Despite its adherence to amateurism the RFU retained its hold over working-class areas in the East and West Midlands (notably Leicester, Northampton and Coventry) and the West country (notably Gloucester, Bristol and especially Cornwall).  The division between the codes in the industrial north was, however, rigid. Anyone who had a trial for a Rugby League team, or played League even as an amateur, was banned from Union for life anywhere in the world. Trialists for League teams were listed in match programmes under pseudonyms such as A.N.Other or S.O.Else, hoping not to be identified. Union players from deprived areas such as South Wales and Cornwall moved northwards to make a living from League, the more prominent for large signing-on fees. The class division was even present in the education system. In Rochdale, for example, boys who passed the 11+ and went on to the local Grammar School played Rugby Union, no doubt with the idea of equipping them to mix in later life with the professional and managerial classes to which they were expected to aspire. 11+ failures in their Secondary Moderns played Rugby League. This was the case in many of the towns with a significant Rugby League presence. Thus Rugby League in these areas became the preserve of the manual working class.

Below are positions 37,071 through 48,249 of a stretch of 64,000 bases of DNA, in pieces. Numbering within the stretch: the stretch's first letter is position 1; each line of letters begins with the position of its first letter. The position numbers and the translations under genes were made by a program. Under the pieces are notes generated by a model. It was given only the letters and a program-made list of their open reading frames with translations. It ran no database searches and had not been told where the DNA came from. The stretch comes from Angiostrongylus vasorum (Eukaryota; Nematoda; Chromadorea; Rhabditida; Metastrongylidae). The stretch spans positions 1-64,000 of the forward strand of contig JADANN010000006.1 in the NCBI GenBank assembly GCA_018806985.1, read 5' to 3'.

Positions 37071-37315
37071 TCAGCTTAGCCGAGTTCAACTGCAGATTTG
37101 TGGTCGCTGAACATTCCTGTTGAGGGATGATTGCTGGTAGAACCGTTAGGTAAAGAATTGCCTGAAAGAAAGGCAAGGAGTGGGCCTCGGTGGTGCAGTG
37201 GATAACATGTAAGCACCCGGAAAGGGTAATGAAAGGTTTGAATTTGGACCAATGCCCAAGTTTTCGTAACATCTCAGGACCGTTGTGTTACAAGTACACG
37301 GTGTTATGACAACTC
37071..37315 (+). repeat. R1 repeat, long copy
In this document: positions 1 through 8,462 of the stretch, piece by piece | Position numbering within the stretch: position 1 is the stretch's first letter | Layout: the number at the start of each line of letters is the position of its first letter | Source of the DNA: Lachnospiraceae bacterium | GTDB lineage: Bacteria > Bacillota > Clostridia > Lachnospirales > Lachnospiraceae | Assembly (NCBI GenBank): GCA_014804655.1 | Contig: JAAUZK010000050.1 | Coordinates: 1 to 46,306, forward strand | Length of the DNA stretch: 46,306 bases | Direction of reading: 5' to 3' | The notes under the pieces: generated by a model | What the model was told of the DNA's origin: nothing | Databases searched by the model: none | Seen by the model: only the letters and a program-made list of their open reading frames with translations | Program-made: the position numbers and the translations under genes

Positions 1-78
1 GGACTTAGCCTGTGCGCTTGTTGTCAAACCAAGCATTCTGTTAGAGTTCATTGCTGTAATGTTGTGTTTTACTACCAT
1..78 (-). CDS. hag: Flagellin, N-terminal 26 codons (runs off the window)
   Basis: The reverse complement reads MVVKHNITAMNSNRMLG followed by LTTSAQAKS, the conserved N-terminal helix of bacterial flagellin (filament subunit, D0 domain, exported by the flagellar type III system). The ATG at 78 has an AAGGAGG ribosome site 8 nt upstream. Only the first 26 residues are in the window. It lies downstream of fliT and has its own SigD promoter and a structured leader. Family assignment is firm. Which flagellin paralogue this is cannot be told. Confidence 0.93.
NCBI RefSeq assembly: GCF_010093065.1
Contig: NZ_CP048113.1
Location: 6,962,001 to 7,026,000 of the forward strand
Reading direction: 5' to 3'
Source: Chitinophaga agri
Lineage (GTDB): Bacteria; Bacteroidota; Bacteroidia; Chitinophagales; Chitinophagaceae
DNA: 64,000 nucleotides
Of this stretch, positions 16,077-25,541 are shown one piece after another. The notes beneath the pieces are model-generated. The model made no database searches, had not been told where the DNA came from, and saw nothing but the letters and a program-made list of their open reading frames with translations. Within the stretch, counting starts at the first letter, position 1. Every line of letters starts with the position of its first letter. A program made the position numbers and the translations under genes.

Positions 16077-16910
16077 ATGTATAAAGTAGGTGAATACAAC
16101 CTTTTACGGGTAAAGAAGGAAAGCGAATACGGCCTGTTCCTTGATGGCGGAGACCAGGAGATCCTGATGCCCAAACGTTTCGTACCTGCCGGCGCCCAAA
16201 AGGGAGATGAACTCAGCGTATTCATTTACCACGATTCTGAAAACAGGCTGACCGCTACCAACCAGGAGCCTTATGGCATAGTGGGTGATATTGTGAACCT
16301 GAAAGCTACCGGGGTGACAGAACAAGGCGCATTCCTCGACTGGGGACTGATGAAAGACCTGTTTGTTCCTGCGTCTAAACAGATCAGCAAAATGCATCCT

Non-white stars have emerged in Rugby League, as in Football, and since Union became professional in the 1990s the hostility between the two codes of Rugby has largely abated. Both Jason Robinson and Andy Farrell, star Union player and coach respectively, were recruits from Wigan Rugby League. In 1995 Wigan (RL) and Bath (RU) played against each other, once under Union rules and once under League. But the class division in the likes of Wigan and Hull  is still there.

 As a post-script, the division between the codes in France took a sinister political turn. Rugby League became closely associated in the 1930s with the political Left, Union with the Right. When the Vichy regime came to power in 1940 it banned Rugby League altogether and transferred all of its assets to the French Rugby Union. Although League was legalised again in 1946 its assets have never been returned.

By Henry Falconer

Picture credit: digiarnie, CC BY 2.0 https://creativecommons.org/licenses/by/2.0, via Wikimedia Commons